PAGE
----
Hey Steve, I am hoping you can help me with something that has been driving me nuts. In the movie "Caddyshack" there is a scene where Chevy Chase is singing and playing the keyboards. The lyrics go something like, "I was born to love you ... I was born to lick your face ... I was born to love you ... but you were born to rub me first" or something like that. Any way you can tell me what song this was based on? I heard a song on the radio Sunday that I thought for sure was the origin of the lyrics he sang in that scene. At this point I am wondering if such a song exists? My co-workers think I am crazy but I know what I heard. I figure if anybody can get to the bottom of this it would be you. Thanks, Kyle
Kyle, I, like most males of our species, share your recognition of the importance of understanding every scene in the textbook for life also known as "Caddyshack." I gotta say you have stumped me. I know that the hot girl's name in the movie is Lacy Underall, the gopher sound is actually a dolphin, and that as a lifelong Milwaukeean I am proud of the brief appearance that Milorganite makes in the movie. But I guess I just always assumed that the song was just Ty being Ty.
Hey, Steve! You simply have one of the best radio shows on Sunday mornings in this entire province. I like the wide array of artists you pay special tribute to each week, but yours truly would genuinely appreciate special attention to the importance of The Byrds and their solo ventures -- particularly those of (Roger) McGuinn and the late, completely underrated Gene Clark. These guys contributed so much to the music we hear these days on your station and beyond that, it's just a crime for them to go on unheralded in the annals of rock history. One listen, and anybody can appreciate these guys, either collectively or solo-wise. I would appreciate your looking into these guys, because it's a lot of (though not all of it) fabulous stuff. Totally huge Byrds nut -- especially Gene Clark. -- Lisa
Lisa, beyond the fact that I know Gene was the third of 13 children, I am not familiar with his work. Just kidding. The Byrds were really an important link to the infancy of rock music to the sophistication that we take for granted. Did you know that Roger McGuinn of the Byrds was exchanging tapes with George Harrison of The Beatles, giving each a preview of how they were growing musically? That was in the day when tapes were tape and they had to actually be mailed. In fact, they even had to call it Air Mail if your friendly neighborhood mail carrier couldn't walk it to you.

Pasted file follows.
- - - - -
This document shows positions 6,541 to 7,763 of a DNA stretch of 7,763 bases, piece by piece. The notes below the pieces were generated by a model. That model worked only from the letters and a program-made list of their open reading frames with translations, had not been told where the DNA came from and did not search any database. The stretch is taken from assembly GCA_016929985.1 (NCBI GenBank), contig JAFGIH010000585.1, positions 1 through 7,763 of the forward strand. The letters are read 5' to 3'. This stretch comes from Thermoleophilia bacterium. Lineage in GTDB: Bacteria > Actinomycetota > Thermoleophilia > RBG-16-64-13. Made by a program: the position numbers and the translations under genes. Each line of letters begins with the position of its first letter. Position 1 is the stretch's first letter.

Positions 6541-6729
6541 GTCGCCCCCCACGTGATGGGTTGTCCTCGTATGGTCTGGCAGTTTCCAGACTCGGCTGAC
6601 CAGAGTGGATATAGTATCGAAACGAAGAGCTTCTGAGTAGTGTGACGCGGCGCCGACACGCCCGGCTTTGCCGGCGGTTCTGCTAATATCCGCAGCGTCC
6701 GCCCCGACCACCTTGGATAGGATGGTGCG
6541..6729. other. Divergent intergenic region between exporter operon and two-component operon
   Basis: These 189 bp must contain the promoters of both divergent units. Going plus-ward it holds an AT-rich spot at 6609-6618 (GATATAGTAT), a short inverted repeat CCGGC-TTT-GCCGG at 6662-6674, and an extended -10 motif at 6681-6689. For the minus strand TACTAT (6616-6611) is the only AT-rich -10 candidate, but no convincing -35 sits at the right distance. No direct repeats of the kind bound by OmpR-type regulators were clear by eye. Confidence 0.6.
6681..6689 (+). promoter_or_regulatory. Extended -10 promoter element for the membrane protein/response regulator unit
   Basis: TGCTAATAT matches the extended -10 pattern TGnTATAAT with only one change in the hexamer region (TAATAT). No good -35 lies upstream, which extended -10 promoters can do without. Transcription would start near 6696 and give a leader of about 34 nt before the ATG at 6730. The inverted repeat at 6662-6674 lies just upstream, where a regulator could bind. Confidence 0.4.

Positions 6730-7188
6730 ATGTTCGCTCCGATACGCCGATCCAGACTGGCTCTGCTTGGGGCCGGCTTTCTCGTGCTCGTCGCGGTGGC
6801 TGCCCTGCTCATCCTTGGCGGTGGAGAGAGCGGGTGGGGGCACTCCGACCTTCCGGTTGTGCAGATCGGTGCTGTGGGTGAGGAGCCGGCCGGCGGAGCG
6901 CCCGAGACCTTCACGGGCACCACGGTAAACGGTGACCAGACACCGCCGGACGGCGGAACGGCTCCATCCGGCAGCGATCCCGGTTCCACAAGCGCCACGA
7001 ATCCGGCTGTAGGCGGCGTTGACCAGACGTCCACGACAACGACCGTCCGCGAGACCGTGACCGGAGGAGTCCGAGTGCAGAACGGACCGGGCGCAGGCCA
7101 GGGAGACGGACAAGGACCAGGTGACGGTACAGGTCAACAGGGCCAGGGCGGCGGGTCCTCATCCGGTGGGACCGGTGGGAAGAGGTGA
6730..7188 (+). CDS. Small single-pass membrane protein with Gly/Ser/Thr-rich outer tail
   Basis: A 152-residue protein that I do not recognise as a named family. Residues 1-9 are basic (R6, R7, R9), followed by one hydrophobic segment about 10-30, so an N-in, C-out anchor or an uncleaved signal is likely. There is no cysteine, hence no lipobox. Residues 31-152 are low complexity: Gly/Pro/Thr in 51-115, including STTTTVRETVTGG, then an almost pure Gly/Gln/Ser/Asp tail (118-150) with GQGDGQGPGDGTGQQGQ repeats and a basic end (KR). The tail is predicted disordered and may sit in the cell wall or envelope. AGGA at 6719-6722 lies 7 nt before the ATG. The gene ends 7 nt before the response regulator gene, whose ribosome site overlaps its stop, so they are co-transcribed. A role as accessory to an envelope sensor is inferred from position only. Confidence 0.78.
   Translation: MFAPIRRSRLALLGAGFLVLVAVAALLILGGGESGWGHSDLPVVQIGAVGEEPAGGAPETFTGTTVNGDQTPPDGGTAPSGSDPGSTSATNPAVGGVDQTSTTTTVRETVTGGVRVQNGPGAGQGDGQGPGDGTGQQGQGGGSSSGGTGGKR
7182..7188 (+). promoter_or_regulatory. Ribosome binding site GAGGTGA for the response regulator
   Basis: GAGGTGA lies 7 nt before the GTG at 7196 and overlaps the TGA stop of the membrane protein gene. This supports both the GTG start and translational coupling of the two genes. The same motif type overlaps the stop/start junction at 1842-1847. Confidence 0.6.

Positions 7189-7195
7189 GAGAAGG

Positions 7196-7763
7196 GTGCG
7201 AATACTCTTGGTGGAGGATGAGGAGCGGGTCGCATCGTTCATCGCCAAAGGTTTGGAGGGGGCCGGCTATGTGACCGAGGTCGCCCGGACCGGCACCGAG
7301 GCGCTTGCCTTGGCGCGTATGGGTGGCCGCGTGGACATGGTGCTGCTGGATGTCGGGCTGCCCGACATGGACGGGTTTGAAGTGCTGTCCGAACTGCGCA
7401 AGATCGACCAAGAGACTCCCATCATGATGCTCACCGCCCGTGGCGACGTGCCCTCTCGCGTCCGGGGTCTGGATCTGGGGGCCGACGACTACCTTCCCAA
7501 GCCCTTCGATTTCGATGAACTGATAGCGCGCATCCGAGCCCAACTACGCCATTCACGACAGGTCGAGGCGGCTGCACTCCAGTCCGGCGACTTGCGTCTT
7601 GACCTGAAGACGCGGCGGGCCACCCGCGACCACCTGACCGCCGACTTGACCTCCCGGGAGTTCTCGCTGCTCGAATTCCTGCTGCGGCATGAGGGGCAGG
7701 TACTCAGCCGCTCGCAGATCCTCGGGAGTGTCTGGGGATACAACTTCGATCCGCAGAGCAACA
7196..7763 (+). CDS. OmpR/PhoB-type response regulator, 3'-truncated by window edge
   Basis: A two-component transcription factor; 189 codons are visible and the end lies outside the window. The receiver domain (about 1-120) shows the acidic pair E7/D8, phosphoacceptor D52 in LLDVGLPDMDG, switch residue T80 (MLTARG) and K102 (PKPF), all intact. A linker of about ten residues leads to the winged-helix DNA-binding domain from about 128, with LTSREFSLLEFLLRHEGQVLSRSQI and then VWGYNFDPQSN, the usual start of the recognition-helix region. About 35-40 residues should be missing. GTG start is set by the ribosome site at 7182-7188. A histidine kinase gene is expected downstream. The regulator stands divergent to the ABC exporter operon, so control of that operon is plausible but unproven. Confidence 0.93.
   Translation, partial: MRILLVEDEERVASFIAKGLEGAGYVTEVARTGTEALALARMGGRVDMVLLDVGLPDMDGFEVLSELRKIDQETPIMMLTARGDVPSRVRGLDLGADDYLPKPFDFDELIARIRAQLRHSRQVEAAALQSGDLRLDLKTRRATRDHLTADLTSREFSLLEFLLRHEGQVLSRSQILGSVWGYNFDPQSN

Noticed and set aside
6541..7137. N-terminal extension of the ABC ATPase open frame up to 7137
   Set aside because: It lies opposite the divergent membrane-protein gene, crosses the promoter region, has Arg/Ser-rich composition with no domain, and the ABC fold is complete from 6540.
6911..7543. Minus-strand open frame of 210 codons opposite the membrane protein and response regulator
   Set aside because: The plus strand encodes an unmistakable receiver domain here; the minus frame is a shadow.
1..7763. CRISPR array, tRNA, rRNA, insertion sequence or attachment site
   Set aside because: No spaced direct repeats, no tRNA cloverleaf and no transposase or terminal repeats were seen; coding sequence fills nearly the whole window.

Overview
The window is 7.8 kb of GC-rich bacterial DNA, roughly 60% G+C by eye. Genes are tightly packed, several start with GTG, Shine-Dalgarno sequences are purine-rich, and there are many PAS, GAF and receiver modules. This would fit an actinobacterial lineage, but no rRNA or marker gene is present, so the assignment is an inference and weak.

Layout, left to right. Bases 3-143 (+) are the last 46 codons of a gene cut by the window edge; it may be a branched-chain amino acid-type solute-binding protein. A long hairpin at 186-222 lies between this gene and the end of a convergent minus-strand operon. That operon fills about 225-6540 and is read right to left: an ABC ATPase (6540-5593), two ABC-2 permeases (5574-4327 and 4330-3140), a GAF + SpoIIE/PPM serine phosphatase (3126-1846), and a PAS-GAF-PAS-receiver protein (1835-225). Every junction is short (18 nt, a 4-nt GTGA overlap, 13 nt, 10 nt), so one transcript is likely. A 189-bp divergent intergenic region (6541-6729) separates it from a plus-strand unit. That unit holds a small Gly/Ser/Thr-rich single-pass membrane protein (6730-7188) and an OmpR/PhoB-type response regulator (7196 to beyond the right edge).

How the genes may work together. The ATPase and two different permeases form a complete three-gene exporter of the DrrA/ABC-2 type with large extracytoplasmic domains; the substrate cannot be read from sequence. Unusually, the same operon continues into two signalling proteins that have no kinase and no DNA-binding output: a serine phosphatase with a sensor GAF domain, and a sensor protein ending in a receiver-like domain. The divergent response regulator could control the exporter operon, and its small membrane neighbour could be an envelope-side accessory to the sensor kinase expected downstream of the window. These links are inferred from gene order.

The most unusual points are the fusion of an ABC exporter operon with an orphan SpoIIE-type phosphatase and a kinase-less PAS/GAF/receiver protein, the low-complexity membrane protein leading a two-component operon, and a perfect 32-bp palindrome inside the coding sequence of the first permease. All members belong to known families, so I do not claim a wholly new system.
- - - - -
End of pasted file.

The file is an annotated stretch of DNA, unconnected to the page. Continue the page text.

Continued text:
Most of the British invasion was based on American R&B records that came in to ports in Great Britain. Then later, the 70's British rockers like Clapton and Zeppelin were taking American Blues and speeding it up. But the Byrds were giving birth to country rock. I once did a show in Cedarburg with Roger McGuinn and John Sebastian. I was asked to come on stage first and let the crowd know a little about them. I met Roger and told him how much I admired his work, his efforts testifying in congress trying to get song royalties in the hands of the artists who write them, and how important I thought the work of The Bryds was in the '60s to influence the fusion of country into rock music. I told him that is what I wanted to say and he gave me his blessings. Then I talked to John and relayed to him that I wanted to point out that while Roger was doing his fine work on the west coast, on the east side of the USA John and his band The Loving Spoonful were crafting folk sensibilities onto pertinent sounds.
From his appearance at Woodstock to his proximity to Dylan, songs like "Summer In The City" gave us the understanding that folk wasn't limited to Michael rowing his boat to shore. John, as nice as he was, I think was a little gun-shy about DJs referencing "Welcome Back Kotter" ... and he politely said, "Hey, could you just say ladies and gentleman, John Sebastian?" Oh great.
Well, I wasn't willing to give up my McGuinn soliloquy, so I got out there, talked about how great The Byrds were, and then said, "here's John Sebastian." Later people asked me if I liked the Byrds that much or didn't like John? I always liked The Byrds and the late Gene Clark wrote most of those great songs.
Two responses came back, including one janitor position. Steve took the other: the opportunity to hang out at WUWM.
After that, he worked at WAUK, then WQFM, then WZUU, then back to WQFM ... and finally worked afternoons at WKLH for a little while.
"I gave up Eddie Money to earn money in 1986," says Steve, who eventually entered the world of commercial real estate.
"But 23 years ago WKLH offered me the chance to wake up early every Sunday morning," he says. "I mean every Sunday morning. I mean like 5:30 am. I mean no matter what I did on Saturday night. Live every Sunday morning. I love it."